Writing isn’t only about business. You tweet, you text, you update your status. Now more than ever, everyone is a writer. But how many of these electronic treasures do you preserve? You probably still save handmade cards from your kids but what else are you missing?
Who remembers notes passed in school? You don’t have to reveal your age but I will.
I have a box in my attic filled with meticulously folded sheets of notebook paper. Some are in little origami-type squares, some with a special fold that “locks” the note in place.
Some are written in pencil. Some with every other word in a different color ink.
Some are written as a page-long acronym – the challenge was to decipher every word from just one letter.
Some are 30 pages long (thank you, Wendy Morris); a fulfilled promise to write the longest school note ever.
And some of my favorites are from a guy named Tim (now my husband) who was in love with a friend of mine and wanted my help getting to know her.
It’s an in-depth history of my adolescence. OK, I admit, many of us would rather forget those times. But much of what we know about our collective history is due to the written record preserved in letters. The brilliant biography of founding father John Adams was based almost entirely on letters he exchanged with his wife. More than 1,100 of them!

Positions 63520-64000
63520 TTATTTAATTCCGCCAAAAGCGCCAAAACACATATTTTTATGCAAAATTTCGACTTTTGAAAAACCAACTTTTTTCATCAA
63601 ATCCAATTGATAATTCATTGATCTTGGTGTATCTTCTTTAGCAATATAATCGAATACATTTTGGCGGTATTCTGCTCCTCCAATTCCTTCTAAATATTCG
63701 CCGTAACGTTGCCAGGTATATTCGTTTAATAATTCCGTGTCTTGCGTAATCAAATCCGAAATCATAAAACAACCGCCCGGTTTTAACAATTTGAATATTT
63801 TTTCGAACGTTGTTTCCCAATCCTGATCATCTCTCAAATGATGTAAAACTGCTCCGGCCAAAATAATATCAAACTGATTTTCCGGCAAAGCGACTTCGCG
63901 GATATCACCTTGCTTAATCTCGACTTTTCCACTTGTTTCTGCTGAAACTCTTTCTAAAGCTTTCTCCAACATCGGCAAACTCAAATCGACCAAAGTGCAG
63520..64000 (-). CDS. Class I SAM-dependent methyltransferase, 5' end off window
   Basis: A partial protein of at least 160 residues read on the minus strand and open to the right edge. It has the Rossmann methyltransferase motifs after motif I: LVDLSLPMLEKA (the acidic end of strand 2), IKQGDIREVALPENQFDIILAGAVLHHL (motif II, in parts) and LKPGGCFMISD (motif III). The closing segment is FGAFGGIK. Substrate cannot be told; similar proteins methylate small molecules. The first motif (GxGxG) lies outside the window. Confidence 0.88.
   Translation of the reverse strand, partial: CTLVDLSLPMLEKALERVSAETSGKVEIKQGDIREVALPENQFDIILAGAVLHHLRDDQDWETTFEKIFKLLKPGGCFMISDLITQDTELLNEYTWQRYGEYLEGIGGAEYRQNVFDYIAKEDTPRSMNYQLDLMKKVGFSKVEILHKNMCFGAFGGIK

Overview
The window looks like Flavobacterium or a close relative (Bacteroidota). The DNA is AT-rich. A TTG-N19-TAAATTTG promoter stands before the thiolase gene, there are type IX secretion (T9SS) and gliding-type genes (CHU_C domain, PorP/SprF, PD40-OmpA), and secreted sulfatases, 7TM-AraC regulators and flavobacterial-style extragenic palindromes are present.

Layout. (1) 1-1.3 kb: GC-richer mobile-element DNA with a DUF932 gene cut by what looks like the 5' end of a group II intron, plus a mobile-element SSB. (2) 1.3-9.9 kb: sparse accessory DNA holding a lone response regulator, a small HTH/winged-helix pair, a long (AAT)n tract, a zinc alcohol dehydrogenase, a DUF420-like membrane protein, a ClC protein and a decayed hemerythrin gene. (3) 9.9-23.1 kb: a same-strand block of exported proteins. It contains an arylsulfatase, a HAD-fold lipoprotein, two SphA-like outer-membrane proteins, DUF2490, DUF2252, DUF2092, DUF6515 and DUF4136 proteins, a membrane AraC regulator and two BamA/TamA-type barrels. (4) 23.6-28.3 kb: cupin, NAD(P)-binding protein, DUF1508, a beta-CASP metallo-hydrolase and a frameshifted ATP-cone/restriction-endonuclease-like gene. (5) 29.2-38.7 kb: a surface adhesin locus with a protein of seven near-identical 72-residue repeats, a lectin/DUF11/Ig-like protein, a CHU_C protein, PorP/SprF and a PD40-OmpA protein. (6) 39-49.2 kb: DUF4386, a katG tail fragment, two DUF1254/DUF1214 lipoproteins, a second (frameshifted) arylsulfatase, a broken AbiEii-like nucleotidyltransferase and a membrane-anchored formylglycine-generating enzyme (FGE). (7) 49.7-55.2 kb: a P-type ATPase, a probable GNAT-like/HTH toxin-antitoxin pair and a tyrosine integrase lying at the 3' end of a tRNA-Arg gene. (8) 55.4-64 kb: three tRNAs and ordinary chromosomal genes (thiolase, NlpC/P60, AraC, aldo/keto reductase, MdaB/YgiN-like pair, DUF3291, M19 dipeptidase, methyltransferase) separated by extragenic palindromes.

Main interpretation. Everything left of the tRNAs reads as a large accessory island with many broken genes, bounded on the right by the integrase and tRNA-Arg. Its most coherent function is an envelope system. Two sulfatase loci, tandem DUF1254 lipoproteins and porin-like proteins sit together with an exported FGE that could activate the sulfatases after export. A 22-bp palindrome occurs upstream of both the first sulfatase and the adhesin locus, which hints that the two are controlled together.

Much of what passes as communication these days evaporates as soon as we hit the send button. Are there treasures we’re missing?
Recently, my favorite uncle was hospitalized in critical condition. The family rallied spectacularly and in hilarious fashion via private messages on Facebook. These words and images were a perfect reflection of what makes my family distinct.
As the self-appointed family historian, I printed and saved the entire thread. I knew it would entertain and delight my uncle. More importantly, I didn’t want it to just evaporate. It was worth preserving.
I do this every now and then when something catches my eye on Facebook or other sites. Maybe no one will read it but then again, maybe my kids’ kids will be happy they have something of their family’s history and wit to keep. Facebook will go the way of MySpace some day. Who knows what might take the place of Twitter?
You read more than ever – Twitter, Facebook, Pintrest. You write more than ever before, at least electronically. What are you saving?